Cantwell concluded by stating he was not upset with any particular individuals, but by the whole situation, including his personal life. Cantwell explained that his father had passed away six months ago, and that he had to care for his mother every day. This had been a great frustration, but the situation was improving. Cantwell did feel his coworkers were avoiding him in the past few months, and that it was “understandable given his emotional state.” He was surprised when asked if he knew his coworkers were concerned with his potential for violent behavior. Cantwell further stated he had no hard feelings toward his coworkers for reporting this and that he understood why people were tired of it. Finally, when asked what he thought should happen, Cantwell said he should go to counseling, and would like the chance to clean up his act. He further said if he doesn't straighten up, he should be sent down the road, but that he would like to give it a shot.
On April 19, 2004, the City terminated Cantwell's employment based on the results of its investigation into his workplace conduct. Cantwell timely appealed his termination, requesting a grievance hearing, which was held before a hearing officer on May 25, 2004. In his findings of fact, the hearing officer noted “no evidence was introduced showing that Cantwell's job performance was unsatisfactory during this time and no disciplinary action was taken against Cantwell by the City as a result of his complaints.” The hearing officer noted that, while some coworkers were concerned about Cantwell's talk of violence, others did not take his statements seriously. He specifically stated that Cantwell's supervisor did not take them seriously, considering the fact he took no action with regard to them, did not report them to anyone until the timesheet incident, and did not consider any of Cantwell's statements to constitute a direct threat to City employees. Based on these findings, the hearing officer concluded that Cantwell violated the City's general workplace harassment policy in connection with the Trapasso incident, but that termination was “unduly harsh.” Nevertheless, he found the nature of the Trapasso incident to justify disciplinary action beyond a written reprimand, and ultimately concluded Cantwell should be suspended for 30 days and that he must offer sincere oral and written apologies prior to reinstatement.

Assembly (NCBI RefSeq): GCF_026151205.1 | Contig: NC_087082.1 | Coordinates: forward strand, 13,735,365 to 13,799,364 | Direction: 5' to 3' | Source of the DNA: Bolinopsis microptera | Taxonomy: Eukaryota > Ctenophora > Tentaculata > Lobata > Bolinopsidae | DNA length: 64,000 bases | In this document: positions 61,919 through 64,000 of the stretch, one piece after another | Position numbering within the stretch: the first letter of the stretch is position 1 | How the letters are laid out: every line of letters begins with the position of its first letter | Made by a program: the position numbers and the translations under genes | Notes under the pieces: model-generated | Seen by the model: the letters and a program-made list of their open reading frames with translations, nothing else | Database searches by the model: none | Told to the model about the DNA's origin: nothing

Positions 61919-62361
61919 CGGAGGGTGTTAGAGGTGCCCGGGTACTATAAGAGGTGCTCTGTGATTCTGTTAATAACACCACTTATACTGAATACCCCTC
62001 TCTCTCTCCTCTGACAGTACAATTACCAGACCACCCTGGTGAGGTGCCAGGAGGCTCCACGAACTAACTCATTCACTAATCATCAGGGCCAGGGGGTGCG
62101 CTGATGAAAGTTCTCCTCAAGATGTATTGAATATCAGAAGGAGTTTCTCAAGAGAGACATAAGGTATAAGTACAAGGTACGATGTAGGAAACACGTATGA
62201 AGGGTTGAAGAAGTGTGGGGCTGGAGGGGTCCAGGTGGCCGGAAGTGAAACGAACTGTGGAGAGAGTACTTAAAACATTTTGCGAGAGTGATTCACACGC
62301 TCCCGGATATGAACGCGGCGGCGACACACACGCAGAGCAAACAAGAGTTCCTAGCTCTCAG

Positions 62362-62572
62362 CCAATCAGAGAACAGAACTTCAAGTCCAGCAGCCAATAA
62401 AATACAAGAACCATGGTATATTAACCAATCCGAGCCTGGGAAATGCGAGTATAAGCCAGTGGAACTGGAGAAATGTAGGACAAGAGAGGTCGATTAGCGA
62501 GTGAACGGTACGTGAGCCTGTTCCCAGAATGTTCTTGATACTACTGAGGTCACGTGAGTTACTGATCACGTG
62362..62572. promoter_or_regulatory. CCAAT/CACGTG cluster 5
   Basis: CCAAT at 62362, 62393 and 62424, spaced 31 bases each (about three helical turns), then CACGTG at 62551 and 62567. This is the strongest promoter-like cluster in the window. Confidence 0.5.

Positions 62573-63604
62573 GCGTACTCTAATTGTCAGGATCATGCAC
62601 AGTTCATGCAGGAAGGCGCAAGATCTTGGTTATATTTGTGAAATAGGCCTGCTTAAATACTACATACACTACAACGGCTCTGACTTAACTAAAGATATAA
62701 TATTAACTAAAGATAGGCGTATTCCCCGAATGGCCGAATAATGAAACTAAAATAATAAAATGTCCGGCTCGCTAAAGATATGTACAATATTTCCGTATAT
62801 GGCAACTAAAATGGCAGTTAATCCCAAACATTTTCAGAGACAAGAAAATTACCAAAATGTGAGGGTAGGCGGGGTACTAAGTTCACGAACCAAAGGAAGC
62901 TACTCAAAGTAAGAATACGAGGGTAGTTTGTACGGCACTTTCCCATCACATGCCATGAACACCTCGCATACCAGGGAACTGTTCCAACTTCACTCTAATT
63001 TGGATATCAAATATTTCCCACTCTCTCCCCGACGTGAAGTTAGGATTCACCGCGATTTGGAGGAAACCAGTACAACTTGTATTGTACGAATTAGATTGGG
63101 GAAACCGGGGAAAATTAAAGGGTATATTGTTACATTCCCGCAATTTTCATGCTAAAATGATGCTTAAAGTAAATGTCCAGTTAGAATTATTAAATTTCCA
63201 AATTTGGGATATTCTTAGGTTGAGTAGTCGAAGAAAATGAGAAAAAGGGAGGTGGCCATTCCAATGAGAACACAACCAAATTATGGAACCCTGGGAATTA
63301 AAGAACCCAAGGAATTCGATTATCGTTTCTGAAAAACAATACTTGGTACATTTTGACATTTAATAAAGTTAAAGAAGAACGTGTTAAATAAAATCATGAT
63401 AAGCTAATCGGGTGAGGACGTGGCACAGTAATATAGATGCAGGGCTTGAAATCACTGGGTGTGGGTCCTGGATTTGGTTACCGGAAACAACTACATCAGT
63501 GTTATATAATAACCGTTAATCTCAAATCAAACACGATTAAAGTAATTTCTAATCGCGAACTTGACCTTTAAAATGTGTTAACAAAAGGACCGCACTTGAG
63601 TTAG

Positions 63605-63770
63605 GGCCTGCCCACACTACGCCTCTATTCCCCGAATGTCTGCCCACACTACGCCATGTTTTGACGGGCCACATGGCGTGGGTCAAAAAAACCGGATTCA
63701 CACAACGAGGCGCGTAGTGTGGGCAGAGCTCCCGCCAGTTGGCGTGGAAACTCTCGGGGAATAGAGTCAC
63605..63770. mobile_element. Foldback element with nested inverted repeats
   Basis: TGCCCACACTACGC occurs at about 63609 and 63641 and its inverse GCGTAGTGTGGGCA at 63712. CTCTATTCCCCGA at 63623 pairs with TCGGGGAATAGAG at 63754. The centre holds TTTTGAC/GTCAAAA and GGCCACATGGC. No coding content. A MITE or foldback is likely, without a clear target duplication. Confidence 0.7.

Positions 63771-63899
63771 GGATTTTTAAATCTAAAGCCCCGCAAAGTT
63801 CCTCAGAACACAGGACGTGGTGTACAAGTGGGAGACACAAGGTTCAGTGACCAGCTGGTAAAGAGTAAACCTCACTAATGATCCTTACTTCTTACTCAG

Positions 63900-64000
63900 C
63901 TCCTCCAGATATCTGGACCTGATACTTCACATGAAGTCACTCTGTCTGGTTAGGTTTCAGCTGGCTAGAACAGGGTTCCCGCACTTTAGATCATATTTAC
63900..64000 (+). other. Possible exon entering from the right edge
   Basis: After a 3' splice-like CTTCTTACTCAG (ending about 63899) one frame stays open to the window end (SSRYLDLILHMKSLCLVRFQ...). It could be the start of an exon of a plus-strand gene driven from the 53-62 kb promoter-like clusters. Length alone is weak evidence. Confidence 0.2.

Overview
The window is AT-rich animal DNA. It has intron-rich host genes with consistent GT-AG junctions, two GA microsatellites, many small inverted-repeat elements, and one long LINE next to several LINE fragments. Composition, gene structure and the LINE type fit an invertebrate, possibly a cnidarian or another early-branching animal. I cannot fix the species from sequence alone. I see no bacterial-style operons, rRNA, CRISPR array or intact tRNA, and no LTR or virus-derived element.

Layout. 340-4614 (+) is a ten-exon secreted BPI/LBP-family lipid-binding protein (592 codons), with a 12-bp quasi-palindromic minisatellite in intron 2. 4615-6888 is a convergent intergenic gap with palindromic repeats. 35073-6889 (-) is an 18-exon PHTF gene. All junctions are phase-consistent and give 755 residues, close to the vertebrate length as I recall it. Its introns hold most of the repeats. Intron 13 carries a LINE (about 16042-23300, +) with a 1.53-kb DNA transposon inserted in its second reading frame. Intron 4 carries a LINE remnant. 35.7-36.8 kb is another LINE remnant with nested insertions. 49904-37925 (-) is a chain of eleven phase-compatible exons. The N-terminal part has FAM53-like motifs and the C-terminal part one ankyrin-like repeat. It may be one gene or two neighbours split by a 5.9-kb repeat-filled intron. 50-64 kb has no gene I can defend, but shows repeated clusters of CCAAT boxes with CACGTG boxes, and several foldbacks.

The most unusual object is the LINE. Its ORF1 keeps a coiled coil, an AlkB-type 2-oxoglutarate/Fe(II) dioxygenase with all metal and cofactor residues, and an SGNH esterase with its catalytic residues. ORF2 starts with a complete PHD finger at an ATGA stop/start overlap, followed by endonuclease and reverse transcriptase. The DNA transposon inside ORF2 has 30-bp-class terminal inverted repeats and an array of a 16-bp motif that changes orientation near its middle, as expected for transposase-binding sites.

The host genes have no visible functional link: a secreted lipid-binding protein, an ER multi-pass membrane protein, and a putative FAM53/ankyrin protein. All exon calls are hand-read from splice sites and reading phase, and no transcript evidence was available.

As to the threat of violence, the hearing officer determined that Cantwell's alleged statements were more appropriately analyzed under the City's Workplace Violence Policy. On this front, the hearing officer noted the City failed to follow its own policy in that it failed to report or to address any of the alleged danger signals presented by Cantwell's statements and because the City's workplace violence assessment team was not properly constituted, changed over time, and did not include an EAP representative. Thus, the hearing officer concluded the City could not terminate Cantwell as a result of his violation of the Workplace Violence Policy. In reaching this conclusion, the hearing officer penned a paragraph, the interpretation of which is the crux of both parties' claims on appeal, and which provided the basis for the City's imposition of additional conditions for Cantwell's reinstatement. This paragraph states:
The Hearing Officer is mindful that by overturning Cantwell's dismissal, a potentially dangerous individual might be returned to the workplace. However, the Hearing Officer must decide the case he is presented with. Also, it is equally plausible that a properly constituted WVAT, one including an EAP team member, might devise a different intervention plan for Cantwell or recommend disciplinary action short of dismissal. Also, this Decision does not prohibit the City from pursuing disciplinary action against Cantwell for allegedly violating the workplace violence policy. The City has a right to proceed against Cantwell if it so chooses, in accordance with this Decision. If the City follows its workplace violence policy, and afterwards decides to discipline Cantwell for any violation of it, Cantwell has a right, if he so chooses, to subsequently contest that action pursuant to the City's due process procedures.